The few residents who attended an April 25 special town meeting took just 10 minutes to reject the purchase of land along the Little River — after nearly and hour and a half of discussion before the meeting began.

The land is owned by Belfast Water District, which also owns nearby dams as well as land on the other side of the river and reservoir in Belfast. A new business, Nordic Aquafarms, and the city of Belfast entered into a contract in January for purchase of two parcels Belfast land as well as the Northport land. The city, under the contract, would retain a strip of land along the river on both sides including existing trails on Water District land. That signed contract, attorneys said, triggered Northport’s right of first refusal to purchase the land in its town.

Belfast Water District attorney Andrew Hamilton said Maine Public Utilities Commission defines how water district land sales are handled.

“The right of first refusal doesn’t arise until there’s a contract offer,” he said. “First refusal is only interesting with a big project like this.”

Hamilton said state law also requires the terms of the agreed contract to apply to first refusal parties. Because Belfast city officials already agreed the land would be used for recreation and passive use, with possible easements for the aquafarm such as underground pipes, Northport also could allow only those uses, he said.

Attorneys were split on whether the town would gain more standing during the permitting process for Nordic Aquafarm if it owned the land. Representing Northport’s legal interests, Amanda Meader said, “Yes and no.” Hamilton concurred. But Belfast City Attorney Bill Kelly gave an emphatic no. Kelly said all of the permitting for the project must be complete before the closing.

“The real question is after the permitting,” he said. “More standing? I don’t think so.”

For the same reason, Kelly said, official talks have not been opened with Coastal Mountains Land Trust, the expected recipient of easements and/or eventual owner of the land in Belfast and Northport.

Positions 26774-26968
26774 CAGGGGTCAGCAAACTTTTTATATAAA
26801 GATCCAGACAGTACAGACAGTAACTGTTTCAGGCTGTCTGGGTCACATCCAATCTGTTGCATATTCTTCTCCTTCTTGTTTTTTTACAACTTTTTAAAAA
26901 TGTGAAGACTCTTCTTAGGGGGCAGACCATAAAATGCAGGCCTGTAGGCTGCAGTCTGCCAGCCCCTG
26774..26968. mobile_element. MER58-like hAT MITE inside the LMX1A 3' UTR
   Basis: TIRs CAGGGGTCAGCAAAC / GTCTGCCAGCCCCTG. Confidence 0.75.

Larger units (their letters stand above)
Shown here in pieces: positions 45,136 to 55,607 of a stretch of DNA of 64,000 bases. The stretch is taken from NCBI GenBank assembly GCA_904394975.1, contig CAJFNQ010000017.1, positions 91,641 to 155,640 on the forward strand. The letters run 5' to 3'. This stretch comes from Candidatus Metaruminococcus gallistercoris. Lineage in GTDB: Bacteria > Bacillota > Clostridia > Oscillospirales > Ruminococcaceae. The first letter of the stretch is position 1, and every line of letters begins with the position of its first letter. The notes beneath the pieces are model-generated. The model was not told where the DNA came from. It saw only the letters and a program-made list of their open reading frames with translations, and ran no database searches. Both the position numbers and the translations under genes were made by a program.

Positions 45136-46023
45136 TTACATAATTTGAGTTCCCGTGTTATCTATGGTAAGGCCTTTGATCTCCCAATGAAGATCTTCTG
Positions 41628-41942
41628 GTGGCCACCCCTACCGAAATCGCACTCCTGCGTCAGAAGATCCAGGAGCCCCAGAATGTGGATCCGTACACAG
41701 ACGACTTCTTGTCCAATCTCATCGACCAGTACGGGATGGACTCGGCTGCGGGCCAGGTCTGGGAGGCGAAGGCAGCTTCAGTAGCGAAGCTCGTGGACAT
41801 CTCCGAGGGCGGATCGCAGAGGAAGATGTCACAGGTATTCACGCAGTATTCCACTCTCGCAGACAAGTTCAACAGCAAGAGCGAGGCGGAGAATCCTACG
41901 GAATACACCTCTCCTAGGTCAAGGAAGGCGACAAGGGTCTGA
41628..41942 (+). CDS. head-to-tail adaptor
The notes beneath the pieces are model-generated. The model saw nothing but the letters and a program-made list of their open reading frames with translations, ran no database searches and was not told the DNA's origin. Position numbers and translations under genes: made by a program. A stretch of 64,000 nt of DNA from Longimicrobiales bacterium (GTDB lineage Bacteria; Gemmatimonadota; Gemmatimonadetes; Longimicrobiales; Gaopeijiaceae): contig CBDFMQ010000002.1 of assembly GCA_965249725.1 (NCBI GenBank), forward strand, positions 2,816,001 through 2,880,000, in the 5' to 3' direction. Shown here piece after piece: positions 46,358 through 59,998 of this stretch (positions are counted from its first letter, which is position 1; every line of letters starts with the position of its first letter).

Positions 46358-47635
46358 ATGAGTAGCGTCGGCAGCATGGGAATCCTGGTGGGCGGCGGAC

“No deep discussions yet because the property hasn’t been acquired,” Kelly said. “But that’s the plan — to go all the way around to connect with the Belfast Bay Watershed trail. It’s not in writing yet, but that’s the plan.”

Northport Selectman Drexell White said the board was not comfortable making a choice regarding the property on behalf of the town.

“We didn’t feel it was our decision to make,” he said. “Because it’s a one-time thing and it’s property, it’s really up to the town to make the decision.”

About 50 people attended the informational and special town meeting, though not all — selectmen among them — voted. Questions about the project ranged from legal to environmental. Sandy Wallace sought assurances Belfast would follow through on its plans with the land trust.

“This was a bit of a shotgun wedding back in January,” Kelly said. “That’s down the road a bit but I assure you the only use is conservation.”

Selectman Mark Humphreys joked, “I feel like it was a shotgun wedding and we weren’t even invited.”

Kelly noted the exact location of the aquafarm has not been determined; therefore, any required easements are still up in the air. Regardless of ownership, he said, the use will be aimed at conservation.

“One way or another, it’s going to be locked up,” Kelly said.

“The road to hell is paved with good intentions and what I’ve heard are intentions,” one resident later remarked. “I want more than intentions.”

Resident Paul Sheridan said he wanted the opinion of Meader about the purchase.

“It is possible you could vote to purchase (the property) and refuse to play ball with Nordic,” she said. “It’s not one I recommend.”

When asked why, she alluded to the possibility of a losing lawsuit or needlessly spending money on legal issues that could arise if that route is taken.

Other residents spoke in favor of allowing Belfast to purchase the Northport property.

“We’d make more work by purchasing it,” one woman argued. Resident Sid Block later said, “Nordic Aquafarms is paying Belfast a lot of money, so if they want to spend the money and buy the property, I’m inclined to let Belfast buy it.”

Ultimately, a majority of voters agreed. The option to invoke the right of first refusal was defeated with 15 people in favor and 27 against.

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